If you haven't filed your 2020 tax returns yet, you're in luck — you have more than a month to get your paperwork to the IRS.
The IRS moved the filing deadline this year for individual returns to May 17 from April 15.
In addition, May 17 is also the last day to contribute to individual retirement accounts, Roth IRAs and health savings accounts, as well as Archer medical savings accounts and Coverdell education savings accounts for 2020.
The tax season has been a complicated one for many Americans. The American Rescue Plan made changes to the tax code after the IRS started accepting returns, and at the same time tasked the agency with sending out another round of $1,400 checks.
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The changes meant that many had to hold off on filing their returns, delaying refunds or even previous stimulus payments they were owed and didn't receive.
The IRS and state departments of revenue are still sending out guidance for some taxpayers as the season goes on, adding to tension as the filing deadline nears. Still, many taxpayers shouldn't worry too much, according to Adam Markowitz, an enrolled agent with Howard L Markowitz PA CPA in Leesburg, Florida.
"Everything's going to get done, and if it doesn't get done, it's not the end of the world," he said.
Here's what to know before you file.
Get your paperwork together
Before filing, a good rule of thumb is to look over last year's return to make sure you're not missing any documents that should be included.
"This way you can file on time knowing that you are not leaving [out] any other pieces, and that the state, and federal government, both have all the information that you need to file your tax return," said Sheneya Wilson, CPA and founder of Fola Financial in New York.
This year, there are a few extra things some taxpayers need.
If you got unemployment insurance benefits in 2020, the American Rescue Plan made changes to what is considered taxable income. Now, the first $10,200 of those benefits — or $20,400 for a couple filing jointly, when both partners got unemployment — is not taxable for those who had an adjusted gross income of less than $150,000 in 2020.
Those who had unemployment income should make sure they have a 1099-G from their state before they file federal returns, and that they've correctly deducted the income that isn't taxable.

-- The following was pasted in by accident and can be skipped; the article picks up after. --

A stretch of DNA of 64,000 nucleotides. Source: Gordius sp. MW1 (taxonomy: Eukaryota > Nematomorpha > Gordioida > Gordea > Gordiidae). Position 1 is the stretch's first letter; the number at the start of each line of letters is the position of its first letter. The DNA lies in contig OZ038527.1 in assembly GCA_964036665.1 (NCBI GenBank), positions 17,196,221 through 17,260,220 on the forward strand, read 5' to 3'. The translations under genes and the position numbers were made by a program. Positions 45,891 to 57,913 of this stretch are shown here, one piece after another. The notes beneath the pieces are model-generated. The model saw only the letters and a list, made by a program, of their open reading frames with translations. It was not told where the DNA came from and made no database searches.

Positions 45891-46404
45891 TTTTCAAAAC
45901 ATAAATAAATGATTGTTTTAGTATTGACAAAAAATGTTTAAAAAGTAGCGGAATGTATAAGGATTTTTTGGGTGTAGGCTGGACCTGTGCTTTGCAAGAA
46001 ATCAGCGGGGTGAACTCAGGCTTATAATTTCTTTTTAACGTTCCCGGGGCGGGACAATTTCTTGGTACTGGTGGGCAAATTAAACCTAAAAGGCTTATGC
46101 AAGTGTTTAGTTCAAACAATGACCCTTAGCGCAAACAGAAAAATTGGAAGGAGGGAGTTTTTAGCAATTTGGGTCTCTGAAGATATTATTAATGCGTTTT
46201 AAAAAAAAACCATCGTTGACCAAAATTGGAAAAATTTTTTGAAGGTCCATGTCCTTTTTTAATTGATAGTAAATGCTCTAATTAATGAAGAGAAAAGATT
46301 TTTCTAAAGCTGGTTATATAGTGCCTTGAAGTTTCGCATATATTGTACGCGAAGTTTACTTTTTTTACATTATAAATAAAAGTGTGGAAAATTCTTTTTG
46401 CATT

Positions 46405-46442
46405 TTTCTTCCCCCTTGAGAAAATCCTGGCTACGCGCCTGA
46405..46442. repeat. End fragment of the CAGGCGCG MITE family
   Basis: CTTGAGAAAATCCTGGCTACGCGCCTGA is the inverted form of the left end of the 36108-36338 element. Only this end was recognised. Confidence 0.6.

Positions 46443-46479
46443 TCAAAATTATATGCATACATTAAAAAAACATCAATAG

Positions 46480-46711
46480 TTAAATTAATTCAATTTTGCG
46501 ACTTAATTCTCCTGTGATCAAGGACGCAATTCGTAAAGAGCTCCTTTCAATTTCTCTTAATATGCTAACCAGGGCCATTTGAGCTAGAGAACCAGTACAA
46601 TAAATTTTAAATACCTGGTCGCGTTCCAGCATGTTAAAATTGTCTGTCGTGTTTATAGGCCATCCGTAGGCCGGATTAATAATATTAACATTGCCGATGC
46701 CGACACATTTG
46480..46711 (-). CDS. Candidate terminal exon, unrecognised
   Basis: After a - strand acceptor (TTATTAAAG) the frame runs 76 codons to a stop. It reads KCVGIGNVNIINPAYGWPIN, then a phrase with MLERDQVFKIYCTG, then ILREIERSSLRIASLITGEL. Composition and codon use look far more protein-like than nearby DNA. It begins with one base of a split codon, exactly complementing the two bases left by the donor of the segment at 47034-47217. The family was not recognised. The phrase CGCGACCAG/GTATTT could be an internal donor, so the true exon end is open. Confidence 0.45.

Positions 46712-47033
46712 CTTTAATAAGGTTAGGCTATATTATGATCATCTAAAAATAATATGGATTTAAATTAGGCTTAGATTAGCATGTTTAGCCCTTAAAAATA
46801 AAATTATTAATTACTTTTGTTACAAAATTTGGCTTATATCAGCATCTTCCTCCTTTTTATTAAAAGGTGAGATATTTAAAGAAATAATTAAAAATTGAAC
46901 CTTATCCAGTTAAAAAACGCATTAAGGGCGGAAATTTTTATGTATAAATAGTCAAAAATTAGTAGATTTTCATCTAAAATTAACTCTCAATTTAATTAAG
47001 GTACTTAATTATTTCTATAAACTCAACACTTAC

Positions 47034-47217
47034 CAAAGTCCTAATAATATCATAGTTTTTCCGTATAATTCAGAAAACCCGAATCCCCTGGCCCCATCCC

Most who filed before the updated rule don't need to take any further action to get back the taxes they paid on unemployment income that should have been exempt — the IRS said it will automatically process refunds for those individuals and that those should begin to be sent in May.
In some cases, the IRS said taxpayers may have to file an amended return to make sure they get the tax break.
In addition, if you should have received one of the previous stimulus payments but didn't get it, you need to file for a recovery rebate credit to claim the money on this year's return.
Be aware of deadlines that differ from May 17
To be sure, some taxpayers do need to adhere to the original April 15 deadline. The first estimated quarterly payment — made by those who have income from self-employment, interest, dividends, rent and alimony — is still due on April 15.
In addition, some states have state tax-filing deadlines that differ from the due date for federal returns. Taxpayers in Hawaii must file their state returns by April 20, while those in Oklahoma and Maryland have until June 15 and July 15 respectively.
And, those affected by winter storms in Texas, Oklahoma and Louisiana have until June 15 to file their taxes, following disaster declarations issued by the Federal Emergency Management Agency.
For most states, however, the state deadline is also May 17 to match the federal government and make it easier for taxpayers to complete everything at once.
Filing late can lead to penalties and interest for those who owe taxes which start to accrue after the deadline, said Wilson. But, if you're owed a refund, like most Americans, you won't see any penalty deducted from the amount you receive, and you have up to three years to claim the money.
File when you can
Filing as soon as you can is the quickest way to get back any refund you're owed, and can protect against fraud, according to Wilson.
"To make sure that your tax refund is going to go to you, you want to file as early as possible, because the IRS accepts returns on a first come, first served basis, according to your taxpayer ID number, which is a Social Security number," she said.
The IRS had received more than 93 million 2020 tax returns and processed nearly 84 million through April 2. So far, the agency has sent out more than 62 million refunds, with an average refund of $2,893.
Taxpayers shouldn't necessarily rush to file, said Markowitz of Howard L Markowitz PA CPA.
For example, those who haven't received a stimulus payment yet and want the IRS to use their 2019 information should hold off on sending the agency their 2020 return, Markowitz said. Once they've gotten the payment, then they can go ahead and file.
Others may also be waiting for guidance on unemployment income or other provisions from their state, meaning they should wait to file.
And, if you can't submit your return to the IRS by the May 17 deadline, it's easy to file for an extension, giving you until Oct. 15 to file your 2020 taxes.
Making sure that they're done correctly can help you avoid the costly process of amending a return in the future, according to Markowitz.
"It is far more valuable to make sure your tax return is done right than done right now," said Markowitz.
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